Mumbai: Net values of India’s actively managed diversified stock funds slumped in September, but most of them outperformed the benchmark stock index, cushioned by cash and a softer fall in bank and energy stocks.
Net asset values of these funds, the biggest group of stock funds by assets and number, fell 11.5% on an average, data from global fund tracker Lipper showed. Nearly 57% of them lost less than the 11.7% slump in the main stock index.
In August, diversified stock funds posted positive returns but a majority fell short of beating the benchmark index.
“One of the key reasons for funds outperformance of broader indices is higher cash levels,” Krishnan Sitaraman, head of fund services and fixed income research at CRISIL, said.
Large exoposure to banking stocks, which lost less, and fund managers raising their cash levels, would also have helped minimise the downside, he added.
India’s diversified equity funds held 11.34% of their assets as cash on an average at the end of August, data from fund tracker ICRA Online showed.
This softened the blow from sharp falls in their large bets on mid and small-cap stocks and from the metals and information technology sectors.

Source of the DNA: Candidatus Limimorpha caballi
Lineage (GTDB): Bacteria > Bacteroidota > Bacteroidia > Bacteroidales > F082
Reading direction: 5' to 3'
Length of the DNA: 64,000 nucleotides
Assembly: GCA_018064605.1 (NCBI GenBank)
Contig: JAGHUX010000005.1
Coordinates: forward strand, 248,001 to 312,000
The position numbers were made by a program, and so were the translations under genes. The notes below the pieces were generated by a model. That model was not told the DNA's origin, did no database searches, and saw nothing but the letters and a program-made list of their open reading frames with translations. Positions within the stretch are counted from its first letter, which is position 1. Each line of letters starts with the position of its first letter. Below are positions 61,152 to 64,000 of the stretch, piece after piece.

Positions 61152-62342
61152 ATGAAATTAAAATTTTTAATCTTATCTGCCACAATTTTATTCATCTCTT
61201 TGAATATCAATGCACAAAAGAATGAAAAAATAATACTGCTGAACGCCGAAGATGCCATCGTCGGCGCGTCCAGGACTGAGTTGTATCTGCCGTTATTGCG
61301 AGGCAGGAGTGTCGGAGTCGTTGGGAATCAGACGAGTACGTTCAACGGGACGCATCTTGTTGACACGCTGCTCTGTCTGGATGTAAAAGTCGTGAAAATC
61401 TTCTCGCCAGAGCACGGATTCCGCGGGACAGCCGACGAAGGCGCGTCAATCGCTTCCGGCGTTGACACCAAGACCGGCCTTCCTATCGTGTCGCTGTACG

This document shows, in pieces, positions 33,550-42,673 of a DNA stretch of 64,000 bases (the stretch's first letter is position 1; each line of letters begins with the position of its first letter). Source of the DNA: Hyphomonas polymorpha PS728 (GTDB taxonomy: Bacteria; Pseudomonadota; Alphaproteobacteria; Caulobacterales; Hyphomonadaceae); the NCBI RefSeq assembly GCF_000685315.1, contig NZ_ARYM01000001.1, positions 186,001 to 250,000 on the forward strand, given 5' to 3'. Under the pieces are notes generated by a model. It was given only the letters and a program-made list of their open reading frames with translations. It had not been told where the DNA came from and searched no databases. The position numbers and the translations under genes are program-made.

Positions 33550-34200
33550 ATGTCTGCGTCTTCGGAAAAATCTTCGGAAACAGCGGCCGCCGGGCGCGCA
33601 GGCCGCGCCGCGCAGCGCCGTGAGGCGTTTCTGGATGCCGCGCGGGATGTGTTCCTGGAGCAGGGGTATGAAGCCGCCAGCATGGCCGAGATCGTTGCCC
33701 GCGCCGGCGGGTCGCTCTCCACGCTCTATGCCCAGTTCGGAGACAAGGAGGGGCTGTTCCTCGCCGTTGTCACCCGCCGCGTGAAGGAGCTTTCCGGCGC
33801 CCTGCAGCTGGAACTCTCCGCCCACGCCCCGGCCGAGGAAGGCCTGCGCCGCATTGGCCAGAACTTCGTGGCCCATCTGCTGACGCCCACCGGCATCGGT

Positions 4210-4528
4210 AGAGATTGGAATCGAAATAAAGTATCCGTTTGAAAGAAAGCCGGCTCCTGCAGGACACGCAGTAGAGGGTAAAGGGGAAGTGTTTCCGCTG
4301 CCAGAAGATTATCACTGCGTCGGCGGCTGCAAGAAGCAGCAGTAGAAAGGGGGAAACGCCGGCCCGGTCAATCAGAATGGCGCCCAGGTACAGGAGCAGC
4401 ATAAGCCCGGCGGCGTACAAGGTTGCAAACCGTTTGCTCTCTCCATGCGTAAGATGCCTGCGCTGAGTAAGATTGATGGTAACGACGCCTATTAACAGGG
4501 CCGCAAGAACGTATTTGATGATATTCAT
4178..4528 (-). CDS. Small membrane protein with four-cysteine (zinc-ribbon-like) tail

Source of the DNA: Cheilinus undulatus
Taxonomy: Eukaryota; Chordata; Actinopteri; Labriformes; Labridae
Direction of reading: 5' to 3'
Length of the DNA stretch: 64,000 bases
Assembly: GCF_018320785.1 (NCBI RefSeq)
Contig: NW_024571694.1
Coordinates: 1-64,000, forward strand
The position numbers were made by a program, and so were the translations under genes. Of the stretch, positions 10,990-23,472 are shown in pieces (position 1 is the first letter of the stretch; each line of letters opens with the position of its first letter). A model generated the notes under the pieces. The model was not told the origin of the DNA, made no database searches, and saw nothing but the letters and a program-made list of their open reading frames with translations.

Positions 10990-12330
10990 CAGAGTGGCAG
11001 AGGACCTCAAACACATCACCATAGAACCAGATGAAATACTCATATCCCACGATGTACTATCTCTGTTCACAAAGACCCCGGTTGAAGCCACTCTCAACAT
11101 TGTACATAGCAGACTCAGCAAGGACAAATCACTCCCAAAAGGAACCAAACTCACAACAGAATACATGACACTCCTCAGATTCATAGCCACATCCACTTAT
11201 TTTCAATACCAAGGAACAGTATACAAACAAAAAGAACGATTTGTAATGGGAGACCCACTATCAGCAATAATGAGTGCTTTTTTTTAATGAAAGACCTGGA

Funds invested about 40% of their assets in mid-cap and small-cap stocks, which fell 16.44% and 19.07% respectively in September, in a market pressured by foreign portfolio outflows and the U.S. credit crunch.
They also held over 13% of equity assets in metal and tech sector stocks, which lost 27.18% and 21.97% on fears of a slowing global economy.
Sector funds investing in the shares of tech firms lost an average 17% of their portfolio values, the sharpest in a fund category of Lipper in India.
Banking and capital goods stocks, the two most preferred sectors for diversified funds with more than a quarter of their assets, lost less than the benchmark index in September, limiting the decline of equity funds that shed 42% this year.
Among other categories, gold exchange traded funds rose 14.2% as the yellow metal rallied.
On the Multi Commodity Exchange (MCE) of India’s continuation charts for gold futures, gold prices surged 11% in September on depreciating rupee and with investors seeking safety in the metal from global economic turmoil.
Returns from money market funds jumped to 0.74% in September from 0.66% during the previous month as short-term rates spiked well into double digits on tight liquidity in the banking system.